Sarah Kilgallon, writing about leeks and a yellow taxi cab

by Wendy Artin

Sarah Kilgallon asks Wendy Artin about painting leeks

I discovered Wendy Artin’s brilliant work years ago at an exhibit in Boston, but her presence on Instagram allows me to view a bit of her process. In a recent video post, she admits that she had to use a “stand in” to finish her painting of leeks. The original subject was needed for dinner.

This led me to ask her via message, “Do you ever photograph your subjects in your creative process?”

She replied, “On occasion I take a photo in self-defense, when I remember, particularly in light of leaves wilting in the Roman heat. But this is erratic, since what I love about still lifes is how they can be right there in front of me as I paint them.

“With all of the crazy colors that you see in nature, focusing in and out, light changing with your focus, halos of colors… all of this is so exciting. Photos? Are less exciting however quite practical. So as a source of inspiration not great but to finish a piece – maybe. I do not love the leek painting. But not because of that. It was a gorgeous puddle that happened right at the beginning on the right. I wanted to preserve it and it inhibited me in all the rest. That’s just how it goes sometimes.”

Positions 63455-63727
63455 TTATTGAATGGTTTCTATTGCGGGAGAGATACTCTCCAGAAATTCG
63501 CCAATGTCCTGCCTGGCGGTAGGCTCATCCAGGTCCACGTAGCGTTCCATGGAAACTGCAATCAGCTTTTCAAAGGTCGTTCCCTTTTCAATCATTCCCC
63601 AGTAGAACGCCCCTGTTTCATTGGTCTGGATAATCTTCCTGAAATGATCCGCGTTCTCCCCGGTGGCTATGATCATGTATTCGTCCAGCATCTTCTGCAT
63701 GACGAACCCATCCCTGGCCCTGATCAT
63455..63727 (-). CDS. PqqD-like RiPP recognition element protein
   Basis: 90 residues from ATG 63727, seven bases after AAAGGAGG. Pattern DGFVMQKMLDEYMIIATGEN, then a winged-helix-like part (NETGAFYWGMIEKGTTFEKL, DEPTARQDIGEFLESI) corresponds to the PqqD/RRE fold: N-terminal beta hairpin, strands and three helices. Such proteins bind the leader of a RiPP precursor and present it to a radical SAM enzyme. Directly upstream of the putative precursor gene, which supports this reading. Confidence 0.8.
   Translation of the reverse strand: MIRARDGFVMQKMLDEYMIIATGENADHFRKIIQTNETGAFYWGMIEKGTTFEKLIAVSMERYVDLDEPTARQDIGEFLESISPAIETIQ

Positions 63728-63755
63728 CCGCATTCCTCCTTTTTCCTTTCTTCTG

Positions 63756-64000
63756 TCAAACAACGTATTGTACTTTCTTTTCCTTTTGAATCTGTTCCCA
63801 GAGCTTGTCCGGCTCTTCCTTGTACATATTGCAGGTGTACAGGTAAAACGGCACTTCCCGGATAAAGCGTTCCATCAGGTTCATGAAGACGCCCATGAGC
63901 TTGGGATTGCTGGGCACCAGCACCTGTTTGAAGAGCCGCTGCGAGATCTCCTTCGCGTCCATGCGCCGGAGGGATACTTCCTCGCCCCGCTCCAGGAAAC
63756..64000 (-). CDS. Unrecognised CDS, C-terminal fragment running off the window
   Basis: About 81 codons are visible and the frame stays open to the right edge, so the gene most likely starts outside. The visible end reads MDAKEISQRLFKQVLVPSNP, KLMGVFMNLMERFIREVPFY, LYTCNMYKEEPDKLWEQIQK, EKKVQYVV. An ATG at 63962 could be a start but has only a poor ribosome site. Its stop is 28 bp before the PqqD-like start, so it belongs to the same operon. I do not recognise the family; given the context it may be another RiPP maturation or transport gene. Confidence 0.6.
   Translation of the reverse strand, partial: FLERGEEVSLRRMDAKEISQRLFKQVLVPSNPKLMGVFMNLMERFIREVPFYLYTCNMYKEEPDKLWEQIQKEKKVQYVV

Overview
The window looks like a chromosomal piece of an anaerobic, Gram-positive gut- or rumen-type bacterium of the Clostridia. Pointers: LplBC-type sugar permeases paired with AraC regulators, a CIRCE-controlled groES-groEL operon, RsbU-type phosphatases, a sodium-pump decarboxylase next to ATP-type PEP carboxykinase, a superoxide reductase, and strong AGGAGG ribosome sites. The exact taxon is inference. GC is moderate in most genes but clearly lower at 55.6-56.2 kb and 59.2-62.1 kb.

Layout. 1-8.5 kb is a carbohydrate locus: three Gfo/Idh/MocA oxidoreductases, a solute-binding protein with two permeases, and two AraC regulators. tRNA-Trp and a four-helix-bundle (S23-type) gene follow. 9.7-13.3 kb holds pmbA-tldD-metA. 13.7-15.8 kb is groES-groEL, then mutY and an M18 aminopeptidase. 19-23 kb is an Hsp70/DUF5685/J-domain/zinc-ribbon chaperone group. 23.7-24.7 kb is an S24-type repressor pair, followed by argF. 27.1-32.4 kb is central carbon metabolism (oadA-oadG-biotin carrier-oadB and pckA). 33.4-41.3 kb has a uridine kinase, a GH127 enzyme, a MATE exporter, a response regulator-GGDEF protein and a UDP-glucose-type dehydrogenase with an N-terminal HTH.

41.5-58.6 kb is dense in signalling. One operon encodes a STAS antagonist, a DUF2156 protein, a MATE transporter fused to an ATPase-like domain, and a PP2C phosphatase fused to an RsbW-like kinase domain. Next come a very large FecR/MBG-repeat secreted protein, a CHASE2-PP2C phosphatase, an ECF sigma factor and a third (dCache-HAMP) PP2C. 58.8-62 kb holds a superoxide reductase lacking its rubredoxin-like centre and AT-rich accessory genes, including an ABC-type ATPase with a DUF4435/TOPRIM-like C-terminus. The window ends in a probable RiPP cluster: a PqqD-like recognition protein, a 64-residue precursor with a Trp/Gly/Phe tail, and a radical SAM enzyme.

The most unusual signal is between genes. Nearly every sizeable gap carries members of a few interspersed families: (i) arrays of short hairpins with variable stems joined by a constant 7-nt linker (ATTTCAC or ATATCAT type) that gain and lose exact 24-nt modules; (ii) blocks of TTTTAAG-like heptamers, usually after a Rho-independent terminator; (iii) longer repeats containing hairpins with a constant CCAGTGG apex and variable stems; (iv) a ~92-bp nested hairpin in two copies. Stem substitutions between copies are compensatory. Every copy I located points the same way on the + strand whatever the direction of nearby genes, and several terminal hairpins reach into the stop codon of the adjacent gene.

Wendy later added, “there is so much I love about the leek painting.”

I agree. Her passion of capturing light and shadow in real time creates “halos” of colors that defy the definition of still life.

Scrolling back through Wendy’s feed, you’ll find that this has always been a feature of her work. In a highlighted post of one of her watercolors from 1988, her rendition of a Boston cab leaps with emotion created by her delicate use of shadow and shape.

During these Covid times, we may not be able to see art in person, but social media gives us the ability to connect with the art and artist. That’s a gift. View LUSH online at

And if you’re lucky enough to be in Boston, come in from the cold and visit the Gurari Collections at 460B Harrison Ave, Boston, MA 02118

Exhibit runs until March 20th!

article by Sarah Kilgallon, @sarah_kilgallon_artista
Instagram: @sarah_kilgallon_photography